An Art Gallery in Zhouzhang, China’s Venice

In 2008, while visiting Zhouzhang, China’s #1 Water Town for Tourists, we stopped at Xu Xiao-dong’s gallery and art studio.


The artist trained under a master and keeps a newspaper clipping that mentions it.

We bought several watercolors from Xu Xiao-dong, and he gave me written permission to use his art for the cover of My Splendid Concubine’s 2nd edition. The 3rd edition has a dancer on the cover (you can see it below this post).

 Xu Xiao-dong’s gallery

There’s a narrow, steep stairway in the back (left) that goes to another floor and more art. The artist also paints his art on the second floor.

Zhouzhang, near Shanghai, is almost a thousand years old—built in 1086. Unlike most tourist attractions in America, this town is still occupied with 138,000 people, and they make their living from the tourists who cannot enter unless they pay a fee.

A boat ride through the town costs about RMB 100 (US$16). Traditional Chinese folk songs sung by gondoliers are free.
At least they were when we visited.


Lloyd Lofthouse is the award-winning author of My Splendid Concubine [3rd edition]. When you love a Chinese woman, you marry her family and culture too. This is the lusty love story Sir Robert Hart did not want the world to discover.

Finalist in Fiction & Literature – Historical Fiction
The National “Best Books 2010” Awards


Honorable Mentions in General Fiction
2012 San Francisco Book Festival
2012 New York Book Festival
2012 London Book Festival
2009 Los Angeles Book Festival
2009 Hollywood Book Festival

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7 Responses to An Art Gallery in Zhouzhang, China’s Venice

  1. I have bought some wonderful art is some very strange places, including a public bazaar in Haiti and a back alley in a basement in Jerusalem’s religious quarter. Artists don’t seem to have garrets anymore. Now they have basements. I hope they have studios with some light, at least.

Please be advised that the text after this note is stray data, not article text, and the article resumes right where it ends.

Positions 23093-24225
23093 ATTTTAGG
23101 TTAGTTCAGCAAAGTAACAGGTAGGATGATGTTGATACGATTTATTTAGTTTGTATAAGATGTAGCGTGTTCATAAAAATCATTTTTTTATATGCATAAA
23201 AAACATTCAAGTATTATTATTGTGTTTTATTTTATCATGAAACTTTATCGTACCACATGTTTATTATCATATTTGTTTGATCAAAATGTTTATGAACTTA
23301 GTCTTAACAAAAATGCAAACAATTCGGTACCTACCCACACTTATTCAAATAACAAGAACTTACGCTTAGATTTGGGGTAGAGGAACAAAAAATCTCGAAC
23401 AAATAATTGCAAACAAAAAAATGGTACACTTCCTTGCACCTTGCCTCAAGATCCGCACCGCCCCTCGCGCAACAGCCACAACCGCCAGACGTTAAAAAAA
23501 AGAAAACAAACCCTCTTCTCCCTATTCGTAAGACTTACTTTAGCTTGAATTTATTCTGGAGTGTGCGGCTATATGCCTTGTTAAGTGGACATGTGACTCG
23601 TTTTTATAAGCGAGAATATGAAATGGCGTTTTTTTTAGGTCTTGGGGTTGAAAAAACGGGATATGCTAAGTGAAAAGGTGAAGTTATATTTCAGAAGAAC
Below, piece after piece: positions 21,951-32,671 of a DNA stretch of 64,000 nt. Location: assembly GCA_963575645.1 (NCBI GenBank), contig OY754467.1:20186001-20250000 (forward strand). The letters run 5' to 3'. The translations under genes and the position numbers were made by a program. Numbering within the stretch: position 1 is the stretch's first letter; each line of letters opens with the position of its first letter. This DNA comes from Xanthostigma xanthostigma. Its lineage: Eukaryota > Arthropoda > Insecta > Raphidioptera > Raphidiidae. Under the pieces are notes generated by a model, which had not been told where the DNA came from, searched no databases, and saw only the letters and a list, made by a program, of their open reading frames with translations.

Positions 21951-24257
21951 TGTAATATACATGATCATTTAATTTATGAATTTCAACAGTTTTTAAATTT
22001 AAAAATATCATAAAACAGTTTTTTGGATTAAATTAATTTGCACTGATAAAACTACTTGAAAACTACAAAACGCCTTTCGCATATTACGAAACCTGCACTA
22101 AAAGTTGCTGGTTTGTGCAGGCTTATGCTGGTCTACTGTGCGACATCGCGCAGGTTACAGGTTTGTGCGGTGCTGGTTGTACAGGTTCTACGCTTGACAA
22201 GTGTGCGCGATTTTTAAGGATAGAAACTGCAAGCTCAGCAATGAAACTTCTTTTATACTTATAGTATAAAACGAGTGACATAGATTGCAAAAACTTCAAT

• Some of the best art work I’ve bought was in small shops that were almsot holes in the wall.

      • Me too. Many things change, but artists are still poor.

      • And that is why I always suggest to the young artist who dreams of becoming famous and rich that they should seriously consider a back-up plan career that pays better than poverty wages. My son, who is almost 40, didn’t pay any attention to me—he listened to his “if you dream it, it will come true” mother—and he was convinced that he would be rich and famous—today, he tends bar for probably annual earnings that fall near the poverty point.

      • And then there’s my son who pumps gas. They don’t listen because that’s not what they want to hear. The whole “If you dream it, it will happen” thing is the worst lie we tell our kids. It simply isn’t true and never was.

      • That “follow your dream” promise ignored reality and was part of the very damaging self-esteem parenting movement that is still around today but not as popular as it was back in the 20th century. As a teacher, I suffered from this in the classroom as parents who told their children to “follow dreams” (and ignore anything that was boring like school work and studying) over reality, made my life difficult as a teacher if I wasn’t giving their precious child high grades even if the child did no work because it was boring and not leading to that promised dream that probably never came true.

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